[Tweeters] Westport Seabirds Trip Report August 7, 2021
cmborre1 at gmail.com
Wed Aug 11 07:01:18 PDT 2021
Despite a day of on and off drizzle, Westport Seabirds had another
successful outing on Saturday, August 7th with a whopping nine Long-tailed
Jaegers as a highlight.
As we departed the harbor into the awaiting adventures beyond, we looked
behind us to view a blow from a surfacing Gray Whale. Gray Whales have a
unique feeding strategy which ties them to coastal waters. Unlike the
dramatic lunge feeding of Humpback Whales and other rorquals, Gray Whale
filter bottom dwelling crustaceans through their proportionally smaller
baleen plates. In addition to this single Gray Whale, our trip included
excellent looks at 12 Humpback Whales, including a pair breaching together
and several surfacing multiple times before showing us a giant fluke
proceeding their departure dive. Other mammal highlights for the day
included a small group of Pacific White-sided Dolphin which joined us
briefly for underwater and porpoising views and a single Northern Fur Seal.
Bird numbers were low on the way out, though we had all the expected
species including tubenoses Sooty Shearwater, Pink-footed Shearwater,
Northern Fulmar, Black-footed Albatross and Fork-tailed Storm-Petrel.
Alcids included Common Murre, Pigeon Guillemot (near shore), Tufted Puffin,
Rhinoceros Auklet, and Cassin’s Auklet.
Once off the continental shelf into deeper waters, we added Leach’s
Storm-Petrel, South Polar Skua, Sabine’s Gull, Arctic Tern, and Pomarine
Jaeger. This is where a clown car full of Long-tailed Jaegers began to
unload with 6 of the birds seen within 40 minutes of each other. At least
4 of our total 9 Long-tailed Jaegers were adults with “textbook” tails, not
the frustratingly difficult to ID juvenile birds in various plumages.
Speaking of “textbook” tails, our lone Pomarine Jaeger was also an adult
with trailing “full spoons”.
Cruising back over the continental shelf we spotted several birds on a log.
Approaching, we discovered 2 logs. One supporting 3 Arctic Terns, the other
with an Arctic Tern and Sabine’s Gull. It was interesting to note the
“smaller” size of Arctic Tern compared to Sabine’s Gull. Sibley lists
length and wingspan nearly identical for these two species, but the gull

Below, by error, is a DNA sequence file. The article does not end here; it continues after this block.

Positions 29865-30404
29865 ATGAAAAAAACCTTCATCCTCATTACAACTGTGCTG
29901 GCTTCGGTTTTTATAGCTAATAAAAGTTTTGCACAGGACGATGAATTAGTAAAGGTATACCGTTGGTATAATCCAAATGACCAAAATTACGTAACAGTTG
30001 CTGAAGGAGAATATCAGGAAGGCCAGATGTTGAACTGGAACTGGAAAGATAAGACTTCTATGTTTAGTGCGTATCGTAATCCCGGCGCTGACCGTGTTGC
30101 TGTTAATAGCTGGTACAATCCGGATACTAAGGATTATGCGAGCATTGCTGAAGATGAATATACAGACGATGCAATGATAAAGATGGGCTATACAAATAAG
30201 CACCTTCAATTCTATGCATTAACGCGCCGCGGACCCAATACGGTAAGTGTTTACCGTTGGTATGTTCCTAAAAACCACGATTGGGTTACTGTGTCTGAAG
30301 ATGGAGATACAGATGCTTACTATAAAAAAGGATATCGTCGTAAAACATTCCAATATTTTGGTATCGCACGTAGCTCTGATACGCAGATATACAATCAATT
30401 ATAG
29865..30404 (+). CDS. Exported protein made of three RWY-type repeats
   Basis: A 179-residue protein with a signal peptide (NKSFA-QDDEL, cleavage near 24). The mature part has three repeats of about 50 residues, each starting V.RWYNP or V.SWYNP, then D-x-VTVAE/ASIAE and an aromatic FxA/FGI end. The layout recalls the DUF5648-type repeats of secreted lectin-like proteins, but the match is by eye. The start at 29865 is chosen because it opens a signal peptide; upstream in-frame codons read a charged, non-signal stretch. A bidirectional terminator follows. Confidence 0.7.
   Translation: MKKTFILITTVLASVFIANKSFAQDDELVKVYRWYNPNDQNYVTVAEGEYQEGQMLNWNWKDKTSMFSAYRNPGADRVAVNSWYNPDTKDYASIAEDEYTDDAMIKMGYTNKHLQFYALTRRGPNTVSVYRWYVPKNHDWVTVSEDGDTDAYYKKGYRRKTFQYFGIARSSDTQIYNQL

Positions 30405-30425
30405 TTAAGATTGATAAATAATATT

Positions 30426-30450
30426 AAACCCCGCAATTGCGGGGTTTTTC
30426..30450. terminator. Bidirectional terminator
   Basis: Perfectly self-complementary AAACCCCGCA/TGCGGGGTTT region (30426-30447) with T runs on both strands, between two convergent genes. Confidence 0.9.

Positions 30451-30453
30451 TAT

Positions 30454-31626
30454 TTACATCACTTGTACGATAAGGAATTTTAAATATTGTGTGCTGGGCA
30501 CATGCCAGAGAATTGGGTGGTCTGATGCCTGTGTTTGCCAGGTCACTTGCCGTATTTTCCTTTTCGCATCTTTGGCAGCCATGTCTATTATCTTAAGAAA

weighs almost twice as much as the tern which really increased it’s
Continuing east we were fortunate to encounter increased bird activity near
several shrimp boats. Here we were able to get the group their best looks
at Sooty vs Pink-footed Shearwater as we added our own fishy offerings
thrown from the stern of the Monte Carlo. The Sootys were diving after the
fish and it was exciting, and surprising at times, to watch them surface
from below. You can see them just below the surface swimming, then up they
pop like corks to the surface. Equally fun at these feeding opportunities,
particularly if Phil cuts the engine, are some of the sounds of the scene.
The characteristic "baby wah" call of Pink-footed Shearwater and the
surface paddling of the shearwater feet as they run during take off from
the water. Albatross do a similar run for take off, but it’s a splashing,
pounding sound rather than a petite paddle. While watching the birds
behind the boats, we noticed a crew member working to free a tangle from
the end of one of the large trolling booms. Another crew member carefully
walked out on the boom to assist. We felt we were watching an episode of
“Deadliest Catch” live.
Our journey ended as it began, in Westport, in drizzle, but in the company
of some 1000+ Marbled Godwits and one Black Turnstone. We have to remember
that these birds, as well as the Wandering Tattlers we saw on the jetty,
are also highly sought after by non-west coast birders.
My fellow spotters were Bill Tweit and Scott Mills. Captain Phil Anderson
piloted the Monte Carlo which was crewed by Todd Sawin filling in for
standing first mate Chris Anderson.
Though our season has yet to reach its peak, thanks to enthusiastic
seabirders we find most of our remaining trips are already full. You can
check availability by using the contact methods under the Reservations
section of our website westportseabirds.com
Hope to sea you out there!
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